Oil Index (OIX), Daily chart
The oil stocks index stopped at the broken uptrend line from August but there's nothing that prevents it from walking up the underside of it for a bit longer if the broader market rallies and oil heads a little higher. Like the broader market, yesterday's low is an important level now--break that and we should see more selling kick in.
5.2 Gold Fund (GLD), Daily chart
Gold has truly gone parabolic. The uptrend lines are getting steeper and it keeps popping out the tops of its steeper parallel up-channels. Notice how it found the top of its longer term up-channel (bold blue line) as support once it broken above it in February. Now it's breaking above the top of its channel from August so gold bulls will want to see it act as support in a pullback (almost didn't yesterday but it was quickly reversed back up today), currently near 97. In the meantime, the top of the steepest channel, the one from the December low, is currently near 99.30 (which would have gold breaking above $1000).
Gold could continue pushing higher, especially if the publicity around $1000 sucks in the remaining 3% non-bulls into the metal. When this lets go to the downside it's not going to be nice to those who overstayed their welcome. Gold stocks (XAU.X) have not been keeping up with the metal and this is another warning flag.
10-year Yield (TNX), Daily chart
The 10-year yield should get another leg up in its bounce off the January low. This is actually one of the things that has me thinking we could see an equity rally over the next couple of weeks. Money rotating out of bonds (pushing yields higher) could end up in stocks, especially if money rotates out of commodities as well. But after the bounce the past two days if TNX drops back down below yesterday's low then we could stronger buying in the bonds and more selling in stocks.
Hope springs eternal by the bulls wishing (hoping) for a save for the bond insurers. Each little piece of news on the subject squeezes the shorts and gets hopeful bulls buying. Today's announcement by Ambac that it will sell shares to bring in money is the right step even if it's painful. This is a painful step because it dilutes existing shareholders when stocks prices are already depressed. It's especially embarrassing for companies like Ambac (ABK) and MBIA Inc. (MBI) because these mortgage insurers are being forced to sell a lot of stock that they bought back at much higher prices last year. And you thought you were the only one who bought high and sold low.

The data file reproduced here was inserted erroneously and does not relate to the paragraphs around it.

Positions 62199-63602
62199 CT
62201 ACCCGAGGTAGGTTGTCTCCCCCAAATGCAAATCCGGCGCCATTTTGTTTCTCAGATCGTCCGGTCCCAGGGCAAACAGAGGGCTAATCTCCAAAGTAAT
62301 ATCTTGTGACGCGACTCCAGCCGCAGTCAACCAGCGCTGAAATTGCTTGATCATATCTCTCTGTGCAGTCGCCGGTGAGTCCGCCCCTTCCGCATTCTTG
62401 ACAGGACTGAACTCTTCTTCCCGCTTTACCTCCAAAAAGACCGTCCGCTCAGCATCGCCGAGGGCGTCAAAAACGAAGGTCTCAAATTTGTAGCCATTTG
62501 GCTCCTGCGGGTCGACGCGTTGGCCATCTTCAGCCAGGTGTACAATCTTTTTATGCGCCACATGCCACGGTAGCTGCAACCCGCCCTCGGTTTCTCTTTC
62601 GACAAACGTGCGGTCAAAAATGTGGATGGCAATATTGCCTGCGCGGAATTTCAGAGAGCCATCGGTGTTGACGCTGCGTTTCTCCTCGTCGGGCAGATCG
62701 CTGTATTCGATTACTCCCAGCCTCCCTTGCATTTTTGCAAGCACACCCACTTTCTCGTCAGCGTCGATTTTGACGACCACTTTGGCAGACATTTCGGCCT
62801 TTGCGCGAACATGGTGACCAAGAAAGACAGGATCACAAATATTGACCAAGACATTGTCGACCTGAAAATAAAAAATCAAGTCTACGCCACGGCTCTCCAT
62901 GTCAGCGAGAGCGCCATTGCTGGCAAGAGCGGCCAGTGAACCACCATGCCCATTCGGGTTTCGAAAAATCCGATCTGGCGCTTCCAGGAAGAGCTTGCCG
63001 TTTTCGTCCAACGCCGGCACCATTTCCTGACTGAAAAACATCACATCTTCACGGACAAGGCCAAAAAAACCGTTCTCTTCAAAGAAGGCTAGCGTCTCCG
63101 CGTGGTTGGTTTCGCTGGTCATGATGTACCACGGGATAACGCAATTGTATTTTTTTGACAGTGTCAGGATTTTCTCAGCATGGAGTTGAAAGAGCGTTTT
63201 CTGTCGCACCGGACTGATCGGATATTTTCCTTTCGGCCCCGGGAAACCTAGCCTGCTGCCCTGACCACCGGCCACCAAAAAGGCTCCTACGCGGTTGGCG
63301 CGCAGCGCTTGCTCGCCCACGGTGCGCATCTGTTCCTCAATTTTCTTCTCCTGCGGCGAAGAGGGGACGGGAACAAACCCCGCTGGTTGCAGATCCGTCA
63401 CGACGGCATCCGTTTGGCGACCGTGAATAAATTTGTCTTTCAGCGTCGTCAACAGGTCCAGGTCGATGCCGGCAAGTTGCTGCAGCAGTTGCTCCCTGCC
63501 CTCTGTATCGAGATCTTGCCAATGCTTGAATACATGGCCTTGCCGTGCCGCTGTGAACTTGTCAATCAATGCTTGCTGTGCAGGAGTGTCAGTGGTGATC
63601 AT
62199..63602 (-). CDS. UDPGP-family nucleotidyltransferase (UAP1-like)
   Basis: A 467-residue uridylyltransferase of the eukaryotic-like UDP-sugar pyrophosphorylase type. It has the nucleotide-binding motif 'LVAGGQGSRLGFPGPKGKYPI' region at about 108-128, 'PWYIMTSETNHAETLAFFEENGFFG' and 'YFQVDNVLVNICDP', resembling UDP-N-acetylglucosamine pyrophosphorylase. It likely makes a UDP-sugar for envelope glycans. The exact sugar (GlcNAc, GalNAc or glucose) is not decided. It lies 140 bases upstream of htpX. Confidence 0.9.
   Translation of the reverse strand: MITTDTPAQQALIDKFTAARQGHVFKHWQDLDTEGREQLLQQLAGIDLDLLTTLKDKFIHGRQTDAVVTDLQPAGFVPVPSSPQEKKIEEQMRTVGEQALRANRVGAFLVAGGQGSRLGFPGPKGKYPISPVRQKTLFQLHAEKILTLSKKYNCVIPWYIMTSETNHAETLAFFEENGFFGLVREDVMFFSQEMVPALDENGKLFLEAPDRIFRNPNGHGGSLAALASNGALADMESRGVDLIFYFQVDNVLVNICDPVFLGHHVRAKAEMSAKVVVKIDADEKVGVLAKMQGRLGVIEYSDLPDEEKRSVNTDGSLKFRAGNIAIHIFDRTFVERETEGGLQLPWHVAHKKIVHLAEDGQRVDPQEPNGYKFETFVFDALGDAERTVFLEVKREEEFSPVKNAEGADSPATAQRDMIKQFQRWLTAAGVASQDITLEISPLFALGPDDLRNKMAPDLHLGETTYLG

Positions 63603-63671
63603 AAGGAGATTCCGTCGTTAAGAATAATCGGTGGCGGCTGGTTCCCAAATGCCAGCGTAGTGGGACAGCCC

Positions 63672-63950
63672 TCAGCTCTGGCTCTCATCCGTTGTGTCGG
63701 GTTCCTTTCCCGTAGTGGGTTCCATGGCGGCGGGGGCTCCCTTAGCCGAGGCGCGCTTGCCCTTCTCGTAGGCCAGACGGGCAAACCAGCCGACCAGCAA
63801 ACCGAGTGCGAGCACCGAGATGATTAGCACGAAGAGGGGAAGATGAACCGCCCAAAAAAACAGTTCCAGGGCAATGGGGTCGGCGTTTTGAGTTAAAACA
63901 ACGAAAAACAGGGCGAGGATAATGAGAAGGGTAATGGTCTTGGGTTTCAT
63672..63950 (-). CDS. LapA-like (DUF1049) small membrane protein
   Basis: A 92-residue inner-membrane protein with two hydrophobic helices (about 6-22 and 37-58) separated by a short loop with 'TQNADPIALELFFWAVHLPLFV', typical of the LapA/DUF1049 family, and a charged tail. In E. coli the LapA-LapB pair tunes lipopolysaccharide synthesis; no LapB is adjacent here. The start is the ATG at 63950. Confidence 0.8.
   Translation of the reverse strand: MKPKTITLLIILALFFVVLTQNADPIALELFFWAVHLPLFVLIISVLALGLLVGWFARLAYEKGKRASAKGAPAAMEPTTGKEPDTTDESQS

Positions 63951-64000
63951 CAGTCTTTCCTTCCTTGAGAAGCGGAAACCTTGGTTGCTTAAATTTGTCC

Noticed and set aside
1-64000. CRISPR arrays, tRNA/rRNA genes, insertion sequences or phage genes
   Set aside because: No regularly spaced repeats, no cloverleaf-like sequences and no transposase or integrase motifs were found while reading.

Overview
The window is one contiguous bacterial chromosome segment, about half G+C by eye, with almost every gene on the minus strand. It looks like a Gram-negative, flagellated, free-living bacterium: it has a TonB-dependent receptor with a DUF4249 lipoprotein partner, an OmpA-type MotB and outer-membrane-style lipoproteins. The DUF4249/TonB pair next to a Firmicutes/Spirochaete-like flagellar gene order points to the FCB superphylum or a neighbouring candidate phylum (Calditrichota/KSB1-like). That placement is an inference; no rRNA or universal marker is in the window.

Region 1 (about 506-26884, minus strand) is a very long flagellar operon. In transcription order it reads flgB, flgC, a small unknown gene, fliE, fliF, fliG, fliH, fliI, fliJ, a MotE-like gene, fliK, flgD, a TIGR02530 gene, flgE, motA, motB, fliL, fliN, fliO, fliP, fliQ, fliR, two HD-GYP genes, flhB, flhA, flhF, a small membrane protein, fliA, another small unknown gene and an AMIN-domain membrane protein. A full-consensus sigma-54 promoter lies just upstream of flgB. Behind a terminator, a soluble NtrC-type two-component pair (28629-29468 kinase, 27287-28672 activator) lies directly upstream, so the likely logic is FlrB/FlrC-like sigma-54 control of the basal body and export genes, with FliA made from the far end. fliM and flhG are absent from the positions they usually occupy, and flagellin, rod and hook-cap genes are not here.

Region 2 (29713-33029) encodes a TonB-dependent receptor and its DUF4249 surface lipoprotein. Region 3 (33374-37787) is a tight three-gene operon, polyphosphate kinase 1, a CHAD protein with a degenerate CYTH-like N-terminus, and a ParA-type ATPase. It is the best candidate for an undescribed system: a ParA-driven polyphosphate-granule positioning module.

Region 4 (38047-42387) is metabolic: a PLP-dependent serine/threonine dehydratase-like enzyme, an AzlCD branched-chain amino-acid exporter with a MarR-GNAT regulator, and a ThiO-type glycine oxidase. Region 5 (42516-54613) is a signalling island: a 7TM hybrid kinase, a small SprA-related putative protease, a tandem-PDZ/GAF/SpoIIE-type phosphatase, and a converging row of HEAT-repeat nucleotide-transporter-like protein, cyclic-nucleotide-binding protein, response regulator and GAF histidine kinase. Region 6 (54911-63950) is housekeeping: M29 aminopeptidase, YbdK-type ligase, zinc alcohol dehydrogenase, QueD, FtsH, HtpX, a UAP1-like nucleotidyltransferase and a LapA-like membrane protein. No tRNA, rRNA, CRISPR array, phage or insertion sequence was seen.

This will result in hundreds of millions in economic losses for the companies and therefore for the shareholders. So the executives and sales people get paid tens and hundreds of millions of dollars in the good times and the shareholder gets stuck holding the bad in bad times. Capitalism at its worst I'm afraid. But these companies are in survival mode now and must get their hands on lots of capital in preparation for paying for the wave of insured losses in structured credit and mortgages.
As mentioned many times before, if the bond insurers can't cover the losses and ultimately receive ratings downgrades (which I believe will happen) then the bond holders also end up holding the bag and further write-downs will be the continuing saga through the rest of this year. Therefore, if the market rallies over the next couple of weeks as I showed on the charts, look at it as a gift to the bears since the short play from there will be one of the best setups of the year. And if yesterday's lows get taken out, you'll want to short the bounces from there.
Trade the long side with care (and only if you can watch the market during the day) and look for the short plays to set up. Trade with the trend which is currently down. Good luck.
Key Levels for DOW:
Key Levels for NDX:
Key Levels for RUT: